George Graham

Walking in the Garden on Earth Day 2010

As they might say on television, it’s a beautiful sunny day here in Lakeland, Florida. Some azaleas are still flowering and the lilies have popped up in our garden, bright and cheerful. We lost a lot of plants to the worst series of freezes anyone hereabouts can remember, but we have finally got the dead brush cleared away – and I have the scratches and bruises to prove it.

The ravages of the freak frost are a fading memory on a day when the temperature is supposed to reach 81 degrees, but it was a cruel winter and an uncomfortably cool spring. Some commentators took advantage of the chilly temperatures – not only here but in other areas of North America – to ridicule the threat of global warming, ironically failing to realize the erratic conditions were actually a symptom of menacing climate change.

This is Earth Day, an occasion for surveying the state of our environment and, if possible, doing something about it. Anyone can see the earth is in some kind of paroxysm … frequent earthquakes, volcanic eruptions, and so on … The question is whose fault is it – mankind’s or Mother Nature’s?  My guess is that both are to blame. But since we can’t do anything about Mother Nature, we need to concentrate on Mankind’s behavior.

Associated Press science writer Seth Borenstein makes the point that much progress has been made in combating pollution in the decades since the first Earth Day. In an article today, he writes:

On Thursday, 40 years after that first Earth Day in 1970, smog levels nationwide have dropped by about a quarter, and lead levels in the air are down more than 90 percent. Formerly fetid lakes and burning rivers are now open to swimmers.

I suspect the same is true throughout the civilized world. People everywhere are far more aware of environmental dangers than they used to be. But there are those who scoff at efforts to save the planet for our children and grandchildren. Despite all the evidence to the contrary, they see climate change warnings as a concocted issue and a threat to their freedom. And it’s harder to argue with them today than it used to be. As Borenstein points out:

The challenges to the planet today are largely invisible — and therefore tougher to tackle…. Issues such as climate change are less obvious to the naked eye. Since the first Earth Day, carbon dioxide levels in the air have increased by 19 percent, pushing the average annual world temperature up about 1 degree Fahrenheit, according to the National Oceanic and Atmospheric Administration.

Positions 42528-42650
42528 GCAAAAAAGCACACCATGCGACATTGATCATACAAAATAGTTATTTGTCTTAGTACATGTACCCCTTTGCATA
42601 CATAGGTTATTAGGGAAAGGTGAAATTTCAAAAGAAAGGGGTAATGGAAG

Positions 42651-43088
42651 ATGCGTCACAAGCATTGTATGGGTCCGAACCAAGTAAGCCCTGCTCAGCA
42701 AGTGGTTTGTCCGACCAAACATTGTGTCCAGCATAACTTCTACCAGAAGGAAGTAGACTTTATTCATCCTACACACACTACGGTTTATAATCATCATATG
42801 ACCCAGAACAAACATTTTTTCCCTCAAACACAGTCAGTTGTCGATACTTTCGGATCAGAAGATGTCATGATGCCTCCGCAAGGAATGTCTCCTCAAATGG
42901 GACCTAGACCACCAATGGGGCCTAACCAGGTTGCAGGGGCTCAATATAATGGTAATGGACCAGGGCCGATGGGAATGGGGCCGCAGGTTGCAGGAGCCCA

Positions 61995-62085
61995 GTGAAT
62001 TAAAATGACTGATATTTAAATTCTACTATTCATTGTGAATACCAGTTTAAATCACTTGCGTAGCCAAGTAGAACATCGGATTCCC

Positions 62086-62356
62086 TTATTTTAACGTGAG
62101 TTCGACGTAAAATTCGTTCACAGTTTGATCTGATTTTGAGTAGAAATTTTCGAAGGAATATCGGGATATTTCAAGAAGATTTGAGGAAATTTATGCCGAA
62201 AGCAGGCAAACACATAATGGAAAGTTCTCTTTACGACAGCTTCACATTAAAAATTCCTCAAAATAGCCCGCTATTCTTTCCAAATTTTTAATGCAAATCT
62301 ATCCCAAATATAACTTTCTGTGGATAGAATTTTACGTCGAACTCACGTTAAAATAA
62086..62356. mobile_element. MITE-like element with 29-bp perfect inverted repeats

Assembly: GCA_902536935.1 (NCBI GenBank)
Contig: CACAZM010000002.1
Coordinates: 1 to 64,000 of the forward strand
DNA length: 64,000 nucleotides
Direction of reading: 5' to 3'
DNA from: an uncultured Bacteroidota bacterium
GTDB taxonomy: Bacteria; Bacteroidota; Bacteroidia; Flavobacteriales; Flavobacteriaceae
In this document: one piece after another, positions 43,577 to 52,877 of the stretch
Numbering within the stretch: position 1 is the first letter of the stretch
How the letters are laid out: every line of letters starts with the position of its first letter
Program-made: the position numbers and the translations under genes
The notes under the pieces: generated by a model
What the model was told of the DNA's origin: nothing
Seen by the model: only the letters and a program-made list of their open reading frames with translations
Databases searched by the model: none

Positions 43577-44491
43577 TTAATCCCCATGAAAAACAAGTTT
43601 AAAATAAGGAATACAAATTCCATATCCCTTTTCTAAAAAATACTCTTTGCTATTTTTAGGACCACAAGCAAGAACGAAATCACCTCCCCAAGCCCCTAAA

It was a lot easier to muster public support against pollution when rivers were so clogged with trash that some caught fire, oil spills fouled miles of once-pristine beaches and thick smog choked the skies.

But the evidence is there – even if you can’t see it. Borenstein reports:

Last month was the hottest March on record worldwide. It was 1.4 degrees warmer than March 1970, according to NOAA.

The average temperatures for the last 40 years are higher than the rest of the 130 years of record-keeping, said Deke Arndt, head of climate monitoring at NOAA’s National Climate Data Center.

And, this week, German scientists published an analysis in the scientific journal Nature that says the greenhouse gas agreement reached by some international leaders last December in Copenhagen would lead to a 10 to 20 percent increase in carbon dioxide levels in 2020.

So while it was a wretchedly cold winter and spring here in usually balmy Florida, the world as a whole was experiencing unprecedented warmth. But you won’t hear about that on talk radio. They’re too busy scoffing at the threat of climate change.

About the author


I am a Jamaican-born writer who has lived and worked in Canada and the United States. I live in Lakeland, Florida with my wife, Sandra, our three cats and two dogs. I like to play golf and enjoy our garden, even though it's a lot of work. Since retiring from newspaper reporting I've written a few books. I also write a monthly column for